Sugar Town Queens is a YA Coming of Age about Amandla, a biracial South African teenage girl. On her fifteenth birthday, Amandla wakes up to her mother giving her a blue sheet dress and saying she had a vision about Amandla's father. Later that same day Amandla finds a mysterious address and a lump of cash in the bottom of her mother's bag. Amandla is determined to find out what her mother is hiding and when she does it changes her life in unimaginable ways.
This was simultaneously a heartwarming and heartbreaking book. It's all about family and growing up. I loved Amandla, she was such a strong character with a clear voice. She knew her world was small and she was ready to explore more of it. When she finds out her mother's mom wants to reconnect, Amandla jumps in feet first. However, her grandfather, Neville, constantly tries to stop her and keep her from visiting Mayme.
I loved getting to know the Sugar Town inhabitants and see their lives. Amandla's best friend Lil Bit was my favorite. She was a genius and super snarky (my favorite combo). Plus there was definitely some attraction between her and Amandla's new friend, Goodness. These two were so cute and I was immediately shipping it from the beginning.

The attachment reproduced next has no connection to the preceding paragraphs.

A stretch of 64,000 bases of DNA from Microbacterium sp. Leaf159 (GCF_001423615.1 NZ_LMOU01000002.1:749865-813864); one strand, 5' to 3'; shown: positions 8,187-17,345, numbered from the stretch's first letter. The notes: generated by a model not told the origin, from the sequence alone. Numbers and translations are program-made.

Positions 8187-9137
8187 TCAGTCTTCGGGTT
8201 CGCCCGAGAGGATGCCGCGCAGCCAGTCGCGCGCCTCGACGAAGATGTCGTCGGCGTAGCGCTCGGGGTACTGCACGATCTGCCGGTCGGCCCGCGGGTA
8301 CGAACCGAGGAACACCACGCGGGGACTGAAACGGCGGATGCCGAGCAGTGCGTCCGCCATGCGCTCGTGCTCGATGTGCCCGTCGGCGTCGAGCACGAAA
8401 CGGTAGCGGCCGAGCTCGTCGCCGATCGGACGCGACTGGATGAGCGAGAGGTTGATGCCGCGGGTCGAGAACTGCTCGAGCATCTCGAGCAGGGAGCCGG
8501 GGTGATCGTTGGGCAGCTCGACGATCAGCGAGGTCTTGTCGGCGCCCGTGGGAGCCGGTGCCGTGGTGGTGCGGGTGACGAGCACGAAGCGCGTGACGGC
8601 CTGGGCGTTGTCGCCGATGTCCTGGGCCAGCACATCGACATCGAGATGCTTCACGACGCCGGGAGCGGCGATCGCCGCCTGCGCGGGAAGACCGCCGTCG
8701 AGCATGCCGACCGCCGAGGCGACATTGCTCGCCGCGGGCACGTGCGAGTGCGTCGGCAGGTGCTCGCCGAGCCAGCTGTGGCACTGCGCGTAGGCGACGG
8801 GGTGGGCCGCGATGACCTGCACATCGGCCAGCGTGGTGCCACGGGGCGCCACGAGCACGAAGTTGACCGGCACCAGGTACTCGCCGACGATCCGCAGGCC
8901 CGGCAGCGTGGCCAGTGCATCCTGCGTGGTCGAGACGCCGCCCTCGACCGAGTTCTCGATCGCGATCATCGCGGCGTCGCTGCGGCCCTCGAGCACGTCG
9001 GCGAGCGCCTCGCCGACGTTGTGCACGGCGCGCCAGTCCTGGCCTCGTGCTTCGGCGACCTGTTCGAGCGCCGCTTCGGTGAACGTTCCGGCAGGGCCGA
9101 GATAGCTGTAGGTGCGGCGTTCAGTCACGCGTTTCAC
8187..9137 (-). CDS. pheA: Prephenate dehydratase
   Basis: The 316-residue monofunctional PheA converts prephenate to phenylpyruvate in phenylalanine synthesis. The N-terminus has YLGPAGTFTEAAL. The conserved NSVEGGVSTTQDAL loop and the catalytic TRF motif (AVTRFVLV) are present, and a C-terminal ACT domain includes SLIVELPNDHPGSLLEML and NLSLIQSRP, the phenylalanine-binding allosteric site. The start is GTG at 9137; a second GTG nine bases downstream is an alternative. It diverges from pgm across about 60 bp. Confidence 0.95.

The ending of this book felt like it went from 1 to 100 really fast. So much happened at the end that I was not expecting one bit and my heart was IN PAIN. I definitely cried at the end and like why did the author make me feel all those FEELS. Very much loved this story and would pick up another of the author's books immediately.
Rep: Black/biracial South African female MC, white mother with PTSD and memory loss, white grandmother with heart failure (chronic/terminal), Black South African male love interest, two Black South African sapphic female side characters. MC and her Sugar Town friends are all poor.
CWs: Abandonment/forced institutionalization of MC's mother in the past, blood, chronic/terminal illness (heart failure), death, death of parent, emotional abuse, grief, medical content, medical trauma-forced electroshock treatment, misogyny, mental illness (PTSD/memory loss), racial slurs, racism, suicide, adult/minor relationship & rape, sexual harassment, gun violence, violence, religious bigotry, homophobia.